Bugging Off!


Friday, April 6, 2018

Spring showers leave bath toys in the dust

According to the calendar, spring has arrived.  According to the temperature outside, I would say that Mother Nature is a bit confused. Today started out at -4C (25F) with snow on my vehicle. In my neck of the woods, the average temperature ranges from a low of 4C (39F) to a high of 12C (53F). It’s April, I do not expect or want to see snow. It’s spring! The birds are singing, plants are starting to show signs of life and I have started spring cleaning and wardrobe changing. For me this also means moving from socks and boots to my favorite bare feet and shoes. My exposed ankles were not loving the cold wind this morning! 

Spring cleaning is quite literally a “thing”.  So much so that last year a survey was conducted online among 1,015 U.S. adults, ages 18+. The survey showed that 66% of respondents participate in spring cleaning. Most people reported that spring cleaning leads to a sense of accomplishment and a feeling of rejuvenation after clearing out all the clutter. Of the areas to be targeted for the most thorough cleaning, the bathroom tends to be the room that gets the most thorough clean (62%), followed by the kitchen at (60%) while bedrooms are close behind at 58%.

After reading a study that was just published in Biofilms and Microbiomes, I’m glad to hear that our bathrooms are the areas that get the most attention, but suspect some of the germiest items are overlooked!  I mean who thinks that our beloved rubber ducky would be the harbinger of doom. Fortunately or unfortunately, depending on your train of thought, scientific curiosity knows no bounds.  Those who have a passion to understand biofilms know that any plastic material that is dunked in bathwater provide ideal conditions for bacterial and fungal growth. Yes, those cute little squeezie toys that we so love to suck water into and then squirt it out to peals of belly laughs from our sweet little loved ones can hold dense growths of bacteria and fungi not to mention murky water that may also come squirting out.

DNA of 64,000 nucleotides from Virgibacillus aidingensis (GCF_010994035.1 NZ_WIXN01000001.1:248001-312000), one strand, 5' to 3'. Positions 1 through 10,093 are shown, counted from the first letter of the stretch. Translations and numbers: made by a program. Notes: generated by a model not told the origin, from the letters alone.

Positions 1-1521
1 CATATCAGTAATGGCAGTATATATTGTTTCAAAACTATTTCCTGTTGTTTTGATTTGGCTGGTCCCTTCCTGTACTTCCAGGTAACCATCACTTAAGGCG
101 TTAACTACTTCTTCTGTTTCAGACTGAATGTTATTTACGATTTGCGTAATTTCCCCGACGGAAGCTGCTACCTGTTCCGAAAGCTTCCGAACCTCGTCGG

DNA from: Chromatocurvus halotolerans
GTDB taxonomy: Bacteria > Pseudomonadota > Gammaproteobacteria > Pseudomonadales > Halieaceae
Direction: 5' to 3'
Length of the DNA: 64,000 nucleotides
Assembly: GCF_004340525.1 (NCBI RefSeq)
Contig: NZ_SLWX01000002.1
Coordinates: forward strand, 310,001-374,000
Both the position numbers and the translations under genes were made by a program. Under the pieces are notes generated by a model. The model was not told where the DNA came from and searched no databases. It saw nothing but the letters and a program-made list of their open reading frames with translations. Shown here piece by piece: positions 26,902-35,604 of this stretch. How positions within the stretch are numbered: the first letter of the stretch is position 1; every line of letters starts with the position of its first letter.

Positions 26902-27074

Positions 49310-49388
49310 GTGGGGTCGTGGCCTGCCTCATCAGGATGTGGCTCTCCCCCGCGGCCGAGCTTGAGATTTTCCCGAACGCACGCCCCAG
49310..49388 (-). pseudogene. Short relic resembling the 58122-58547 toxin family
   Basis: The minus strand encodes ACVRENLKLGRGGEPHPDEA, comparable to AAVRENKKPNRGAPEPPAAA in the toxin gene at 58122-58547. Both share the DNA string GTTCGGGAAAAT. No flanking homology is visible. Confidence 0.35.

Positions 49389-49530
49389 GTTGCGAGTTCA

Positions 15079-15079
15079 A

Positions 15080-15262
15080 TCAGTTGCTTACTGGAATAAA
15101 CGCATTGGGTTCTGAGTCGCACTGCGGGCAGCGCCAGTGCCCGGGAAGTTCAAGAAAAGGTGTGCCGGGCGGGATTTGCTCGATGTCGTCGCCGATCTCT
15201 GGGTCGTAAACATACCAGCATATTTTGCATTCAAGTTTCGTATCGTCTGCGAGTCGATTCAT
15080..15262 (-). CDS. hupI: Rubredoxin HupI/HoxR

Over an 11 week period the researchers exposed some of the toys to clean water and others dirty water containing soap and body fluids.  The results were unappetizing to say the least. When they cut the toys open they found between 5 and 75 MILLION cells per cm2. Regardless of water, 80% of the toys were found to contain potentially pathogenic bacteria including Pseudomonas and Legionella.  All toys exposed to the dirty water were found to have fungal contamination, but don’t think that made the “clean-water” toys better….60% of them were found to have fungal contamination.

Should we ban the duck?  I’m not sure about that, but then my son has hit the age where he’s not playing with bath toys. If I were to do it again, I may consider twice what types of toys I buy to play with or at the very least try to find a way to plug any holes so that water cannot get inside!  Why do I say that?  Well, as the saying goes…a picture is worth a thousand words….and the picture for this blog are from my son’s bath toys that we still have that have not be played with in well over a year.   Who know a Hippo could be so gross looking inside!

Bugging Off!


PS – you can be assured, the bath toys are being swept out in this year’s spring cleaning!